Ã¯Â»Â¿Hot to trot Freaks grab gobblers
Each year, long about Thanksgiving time, the University of Kentucky Intramural Sports Department sponsors a cross-country Turkey Trot. And as a rule, the Greeks usually battle it out among themselves for the three five turkeys that are given as prizes.
Until last year. Then, in an amazing upset, an SDS team (later accused of over emphasizing athletics) walked away with the individual and team honors and won two of the three turkeys.
This year, with several veterans from that team (including first place winner Michael Fowler) running for the Freak team, the Greeks once-again went down to defeat. Fowler finished first once again and other Freaks finished third, fifth and thirteenth, to once again earn two of the three turkeys.
After victoriously thrusting his black-gloved fist into the air, Fowler offered that the Freak team won "Because we ran faster than the other guys. Of course our spirit of revolutionary fervor and solidarity with the people helped, too."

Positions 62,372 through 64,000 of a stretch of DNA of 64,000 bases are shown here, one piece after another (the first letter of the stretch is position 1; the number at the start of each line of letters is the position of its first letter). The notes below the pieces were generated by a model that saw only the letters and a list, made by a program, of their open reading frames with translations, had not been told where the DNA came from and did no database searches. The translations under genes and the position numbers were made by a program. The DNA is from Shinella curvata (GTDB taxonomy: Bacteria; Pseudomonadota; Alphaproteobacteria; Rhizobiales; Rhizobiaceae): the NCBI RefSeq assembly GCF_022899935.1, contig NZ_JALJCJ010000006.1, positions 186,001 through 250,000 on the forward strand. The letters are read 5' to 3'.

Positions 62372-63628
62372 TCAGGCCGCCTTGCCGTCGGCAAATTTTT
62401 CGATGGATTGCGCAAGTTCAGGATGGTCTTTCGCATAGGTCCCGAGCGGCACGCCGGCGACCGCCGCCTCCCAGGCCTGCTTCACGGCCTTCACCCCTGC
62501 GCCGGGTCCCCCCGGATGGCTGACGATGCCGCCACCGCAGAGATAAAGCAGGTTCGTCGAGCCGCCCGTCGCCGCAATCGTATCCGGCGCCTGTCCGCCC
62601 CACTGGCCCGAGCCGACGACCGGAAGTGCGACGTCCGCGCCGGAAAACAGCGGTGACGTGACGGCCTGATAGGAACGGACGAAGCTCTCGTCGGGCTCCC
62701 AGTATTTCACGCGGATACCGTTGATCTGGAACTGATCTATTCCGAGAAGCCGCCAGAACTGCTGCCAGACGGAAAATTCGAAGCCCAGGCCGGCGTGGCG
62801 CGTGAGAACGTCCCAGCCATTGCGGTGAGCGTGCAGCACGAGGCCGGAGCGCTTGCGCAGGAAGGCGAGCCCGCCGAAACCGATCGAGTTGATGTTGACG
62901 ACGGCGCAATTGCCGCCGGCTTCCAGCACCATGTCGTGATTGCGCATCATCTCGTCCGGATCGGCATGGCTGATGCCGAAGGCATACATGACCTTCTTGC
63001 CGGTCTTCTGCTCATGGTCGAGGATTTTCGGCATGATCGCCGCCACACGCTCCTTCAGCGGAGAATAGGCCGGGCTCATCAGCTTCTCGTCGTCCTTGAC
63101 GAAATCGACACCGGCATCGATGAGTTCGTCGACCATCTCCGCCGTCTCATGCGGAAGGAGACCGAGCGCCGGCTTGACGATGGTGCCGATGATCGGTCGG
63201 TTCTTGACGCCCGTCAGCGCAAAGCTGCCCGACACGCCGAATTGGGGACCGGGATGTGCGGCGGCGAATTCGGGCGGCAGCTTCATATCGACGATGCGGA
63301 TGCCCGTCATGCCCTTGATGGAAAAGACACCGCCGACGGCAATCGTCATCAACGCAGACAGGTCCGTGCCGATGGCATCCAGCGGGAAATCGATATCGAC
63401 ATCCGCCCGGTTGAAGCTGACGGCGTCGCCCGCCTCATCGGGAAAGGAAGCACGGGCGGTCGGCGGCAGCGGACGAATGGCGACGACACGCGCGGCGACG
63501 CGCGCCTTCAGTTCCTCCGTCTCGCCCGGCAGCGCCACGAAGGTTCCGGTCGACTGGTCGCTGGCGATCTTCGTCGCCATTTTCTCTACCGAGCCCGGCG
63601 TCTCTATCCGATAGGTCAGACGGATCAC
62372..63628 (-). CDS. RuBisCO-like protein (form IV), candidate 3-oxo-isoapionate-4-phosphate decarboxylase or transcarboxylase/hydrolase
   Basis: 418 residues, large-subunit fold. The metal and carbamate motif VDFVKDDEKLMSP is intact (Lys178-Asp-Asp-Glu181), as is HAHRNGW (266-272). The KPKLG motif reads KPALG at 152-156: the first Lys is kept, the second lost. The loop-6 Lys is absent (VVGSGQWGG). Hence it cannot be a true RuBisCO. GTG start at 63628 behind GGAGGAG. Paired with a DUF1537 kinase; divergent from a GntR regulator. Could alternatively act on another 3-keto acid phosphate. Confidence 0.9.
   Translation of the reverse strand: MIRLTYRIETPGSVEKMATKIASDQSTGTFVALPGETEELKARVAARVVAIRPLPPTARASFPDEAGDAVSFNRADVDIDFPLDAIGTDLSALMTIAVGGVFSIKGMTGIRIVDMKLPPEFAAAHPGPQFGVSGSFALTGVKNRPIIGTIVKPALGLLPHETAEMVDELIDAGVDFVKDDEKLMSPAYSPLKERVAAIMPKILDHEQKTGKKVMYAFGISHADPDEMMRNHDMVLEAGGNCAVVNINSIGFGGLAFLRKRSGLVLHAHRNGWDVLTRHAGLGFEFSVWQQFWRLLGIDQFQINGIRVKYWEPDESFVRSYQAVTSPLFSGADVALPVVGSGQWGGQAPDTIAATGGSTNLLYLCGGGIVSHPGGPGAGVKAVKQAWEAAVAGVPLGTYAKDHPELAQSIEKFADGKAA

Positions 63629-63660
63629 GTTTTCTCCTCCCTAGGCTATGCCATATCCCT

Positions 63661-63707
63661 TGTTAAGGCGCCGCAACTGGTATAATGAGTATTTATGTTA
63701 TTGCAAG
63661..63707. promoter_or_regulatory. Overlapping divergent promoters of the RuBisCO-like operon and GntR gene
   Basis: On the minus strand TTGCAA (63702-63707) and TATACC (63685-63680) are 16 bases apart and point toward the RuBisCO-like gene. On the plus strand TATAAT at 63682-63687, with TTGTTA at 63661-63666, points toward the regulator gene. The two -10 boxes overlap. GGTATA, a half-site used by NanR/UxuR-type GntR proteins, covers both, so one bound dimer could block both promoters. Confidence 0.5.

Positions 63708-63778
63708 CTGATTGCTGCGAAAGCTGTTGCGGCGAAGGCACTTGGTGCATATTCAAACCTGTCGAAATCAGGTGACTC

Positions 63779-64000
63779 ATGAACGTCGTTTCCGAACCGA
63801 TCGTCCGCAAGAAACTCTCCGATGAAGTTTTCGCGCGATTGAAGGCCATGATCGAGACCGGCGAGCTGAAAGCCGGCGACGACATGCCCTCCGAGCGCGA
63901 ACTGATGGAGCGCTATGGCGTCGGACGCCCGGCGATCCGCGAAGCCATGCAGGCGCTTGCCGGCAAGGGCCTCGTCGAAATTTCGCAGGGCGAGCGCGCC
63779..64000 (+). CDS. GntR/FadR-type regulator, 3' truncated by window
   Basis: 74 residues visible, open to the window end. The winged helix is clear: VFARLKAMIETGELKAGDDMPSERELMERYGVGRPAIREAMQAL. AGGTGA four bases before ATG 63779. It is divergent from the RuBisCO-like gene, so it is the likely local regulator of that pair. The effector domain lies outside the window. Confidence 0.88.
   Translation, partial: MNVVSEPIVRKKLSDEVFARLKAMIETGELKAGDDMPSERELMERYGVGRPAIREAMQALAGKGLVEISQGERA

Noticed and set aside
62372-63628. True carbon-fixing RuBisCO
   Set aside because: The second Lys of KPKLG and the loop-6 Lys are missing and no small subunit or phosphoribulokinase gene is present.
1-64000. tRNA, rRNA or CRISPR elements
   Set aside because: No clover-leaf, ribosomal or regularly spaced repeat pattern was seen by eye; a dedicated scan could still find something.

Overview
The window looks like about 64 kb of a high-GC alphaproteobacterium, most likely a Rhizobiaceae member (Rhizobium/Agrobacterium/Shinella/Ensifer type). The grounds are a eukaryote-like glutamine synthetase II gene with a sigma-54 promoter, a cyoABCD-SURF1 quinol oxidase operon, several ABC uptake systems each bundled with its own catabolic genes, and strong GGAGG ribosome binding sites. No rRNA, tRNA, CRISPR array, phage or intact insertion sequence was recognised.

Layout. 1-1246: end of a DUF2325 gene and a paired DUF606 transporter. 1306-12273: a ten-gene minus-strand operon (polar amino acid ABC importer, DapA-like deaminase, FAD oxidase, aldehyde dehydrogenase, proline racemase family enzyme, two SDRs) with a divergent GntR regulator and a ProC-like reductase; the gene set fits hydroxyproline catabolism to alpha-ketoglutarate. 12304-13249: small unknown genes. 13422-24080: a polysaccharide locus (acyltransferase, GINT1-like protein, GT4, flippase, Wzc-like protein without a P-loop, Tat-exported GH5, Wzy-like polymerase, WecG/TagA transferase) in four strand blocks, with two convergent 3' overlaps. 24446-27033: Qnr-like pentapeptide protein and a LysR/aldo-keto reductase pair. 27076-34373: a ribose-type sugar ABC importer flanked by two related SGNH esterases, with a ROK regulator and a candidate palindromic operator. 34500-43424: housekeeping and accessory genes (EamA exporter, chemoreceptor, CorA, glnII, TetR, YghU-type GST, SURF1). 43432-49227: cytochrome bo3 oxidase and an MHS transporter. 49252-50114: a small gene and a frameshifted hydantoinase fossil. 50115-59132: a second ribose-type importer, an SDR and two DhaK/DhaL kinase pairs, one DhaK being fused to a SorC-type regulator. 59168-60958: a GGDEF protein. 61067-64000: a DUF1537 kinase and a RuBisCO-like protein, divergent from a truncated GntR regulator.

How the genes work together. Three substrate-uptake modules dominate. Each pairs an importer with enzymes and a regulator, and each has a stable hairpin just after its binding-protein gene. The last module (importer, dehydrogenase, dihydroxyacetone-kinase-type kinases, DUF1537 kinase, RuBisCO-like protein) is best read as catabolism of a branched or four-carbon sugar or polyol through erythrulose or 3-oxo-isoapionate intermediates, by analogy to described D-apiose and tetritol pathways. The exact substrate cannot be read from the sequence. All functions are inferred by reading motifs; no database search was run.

Another Freak team member, btf staffer David Holwerk, accounted for the Minting finishing kick which enabled him to place ninety-second in another way. '1 had to make it," he moaned, writhing in agony on the frozen ground. "I mean, we're all just a bunch of beautiful people trying to say something."
The two turkeys were cooked and eaten on Thanksgiving day at a large scale Freak feast attended by about SO people, including the team groupie Bertha Lou Powers.
Mike Fowler: Winner Agai
protest, the black Indiana players issued a statement saying, "The 14 of us felt as though we were not being treated as men. This by no means was the first time we had taken steps to remedy racial matters on the squad."